No vote for state terror No vote for repressive laws!

The main parties are united in promising more policing, more repression and more surveillance. This is no accident. The power of the capitalist state, as Engels pointed out, ‘consists not merely of bodies of armed men but also of material adjuncts, prisons and institutions of coercion of all kinds…’ In periods of crisis, organised force becomes a vital necessity for the ruling class to deal with working class resistance.

Labour’s 13 years in government have shown it to be an avid promoter of these ‘material adjuncts’. It has created a staggering 4,200 new criminal offences since 1997. Under the blanket of ‘national security’ and its spurious ‘war on terror’, Labour has attacked civil liberties, terrorised communities, colluded with torture and allowed state agents to get away, quite literally, with murder.

Terrorising communities

The purpose of anti-terrorist laws has always been to attack supporters of national liberation struggles. The original Prevention of Terrorism Act, introduced by the Labour government in 1974, targeted supporters of the struggle for Irish self-determination and the whole Irish community in Britain.

With the new Terrorism Act (TA), introduced by Labour in 2000, the government massively widened the scope of what is defined as ‘terrorism’ and banned membership or support for a long list of political and religious organisations from around the world. This was followed by the Anti-Terrorism, Crime and Security Act (ATCSA) 2001, Prevention of Terrorism Act 2005, Terrorism Act 2006 and Counter-Terrorism Act 2008. With the exception of some of the proscriptions of ‘terrorist’ organisations under the 2000 Act, these laws have all targeted Muslims. The 2006 Act created a long list of new criminal offences, including encouraging terrorism, disseminating terrorist publications, making terrorist threats relating to devices, materials or facilities and trespassing on nuclear sites. The Bill originally contained a further specific offence of ‘glorifying terrorism’; this was later made part of the provisions of the ‘encouragement’ section. In 2005, Labour failed in its plans to increase the maximum period of pre-charge police detention from 14 to 90 days – but it was extended to 28 days. A further attempt in the Counter-Terrorism Bill to increase the period to 42 days also failed. These catch-all laws set out to terrorise and criminalise, in particular, the Muslim community.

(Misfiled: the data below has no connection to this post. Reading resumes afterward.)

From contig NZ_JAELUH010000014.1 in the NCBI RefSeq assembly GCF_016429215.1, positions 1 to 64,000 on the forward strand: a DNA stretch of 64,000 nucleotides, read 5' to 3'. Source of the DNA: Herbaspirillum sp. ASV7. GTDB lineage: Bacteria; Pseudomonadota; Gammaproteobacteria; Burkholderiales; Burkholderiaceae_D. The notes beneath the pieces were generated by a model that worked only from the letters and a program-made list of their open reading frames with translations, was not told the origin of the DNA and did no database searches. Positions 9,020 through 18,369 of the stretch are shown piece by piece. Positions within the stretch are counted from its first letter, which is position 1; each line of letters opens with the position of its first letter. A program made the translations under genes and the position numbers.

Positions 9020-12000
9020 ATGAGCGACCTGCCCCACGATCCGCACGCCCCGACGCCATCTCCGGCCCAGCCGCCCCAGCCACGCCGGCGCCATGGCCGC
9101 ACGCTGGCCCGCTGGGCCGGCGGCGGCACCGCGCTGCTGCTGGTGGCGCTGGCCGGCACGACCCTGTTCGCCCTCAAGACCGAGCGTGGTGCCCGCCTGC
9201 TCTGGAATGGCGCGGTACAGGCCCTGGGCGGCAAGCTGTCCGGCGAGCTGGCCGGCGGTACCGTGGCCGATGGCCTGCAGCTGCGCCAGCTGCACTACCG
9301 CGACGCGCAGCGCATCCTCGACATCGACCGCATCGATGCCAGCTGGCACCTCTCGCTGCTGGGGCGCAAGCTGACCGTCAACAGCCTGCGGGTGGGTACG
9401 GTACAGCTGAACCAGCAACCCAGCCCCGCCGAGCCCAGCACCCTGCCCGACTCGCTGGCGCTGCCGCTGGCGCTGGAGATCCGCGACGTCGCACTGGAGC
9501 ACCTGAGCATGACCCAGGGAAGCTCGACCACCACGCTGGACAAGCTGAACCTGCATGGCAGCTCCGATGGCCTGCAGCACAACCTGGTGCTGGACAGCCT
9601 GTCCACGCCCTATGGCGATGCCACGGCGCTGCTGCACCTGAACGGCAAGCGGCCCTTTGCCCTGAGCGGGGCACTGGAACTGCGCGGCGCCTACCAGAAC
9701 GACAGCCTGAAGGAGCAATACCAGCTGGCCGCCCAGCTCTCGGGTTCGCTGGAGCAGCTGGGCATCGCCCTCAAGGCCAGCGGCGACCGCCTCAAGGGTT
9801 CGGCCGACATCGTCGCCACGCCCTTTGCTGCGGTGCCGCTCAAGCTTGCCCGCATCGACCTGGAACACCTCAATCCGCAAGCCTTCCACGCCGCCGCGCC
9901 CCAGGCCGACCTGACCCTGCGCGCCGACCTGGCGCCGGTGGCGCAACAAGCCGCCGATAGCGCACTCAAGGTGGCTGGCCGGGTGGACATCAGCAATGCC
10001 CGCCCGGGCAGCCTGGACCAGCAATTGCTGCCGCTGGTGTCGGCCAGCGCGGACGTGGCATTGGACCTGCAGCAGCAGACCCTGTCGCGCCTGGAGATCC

No vote for war criminals and murderers

Alongside this domestic legislation, Labour also introduced a policy of collusion with torture and illegal rendition. Rendition – the extrajudicial kidnapping and transfer of detainees to a shadowy network of CIA-run or approved ‘dark prisons’ across the world – is illegal. Collusion with such an operation is also illegal. Torture contravenes international treaties including the Geneva Conventions, the Universal Declaration of Human Rights and British domestic legislation. Collusion with torture constitutes a war crime.

Yet in 2002 a new official policy on torture was drawn up by senior government lawyers and security service chiefs and sanctioned at the highest levels of government. As Tony Blair put it, ‘the rules of the game have changed’. The new guidance stated that, while agents must not be seen to condone torture, if detainees ‘are not within our custody or control, the law does not require you to intervene’. Thus terrorism suspects were ‘outsourced’ to countries such as Pakistan, Morocco, Egypt and the United Arab Emirates to be tortured on behalf of the British security services and convicted on testimony extracted through torture. In March 2009, the United Nations found that Britain:

• co-operated with the US rendition programme to places where detainees were likely to be tortured;

• sent British intelligence officers to interview detainees being held incommunicado and tortured in Pakistan;

• sent interrogators to Guantanamo Bay.

Labour has also proved its willingness to murder. In 2005 Jean Charles de Menezes became another innocent victim in a long line of murders committed by the British state. In April 2009 Ian Tomlinson died after being attacked by police at the G20 demonstration in London. His death highlighted the lengths to which police are now willing to go to intimidate anyone who dares to protest. Press photographers, environmental campaigners, young demonstrators opposed to Zionist murder in Gaza, have all been attacked. These are warning shots fired across the bows of any future opposition to government repression.

Preparation for martial law

In 2004 the government passed the Civil Contingencies Act. Like the TA and ATCSA, this purports to be a response to ‘serious threats to the nation’, be they man-made or natural. It gives the government unprecedented power in ‘an emergency’ to prevent people from leaving or entering any area, to deploy troops, ban gatherings, requisition property and disregard existing legislation. Local and regional authorities are required to draw up detailed plans to be implemented by regional ‘resilience bodies’ made up of Regional Co-ordinators, Regional Military Commanders, police Chief Constables and local council Regional Controllers. They will have complete power in the regions they oversee. In February 2010, Labour published proposals that would see the British Army patrolling city streets. This is a blueprint for martial law.

FRFI 214 April / May 2010


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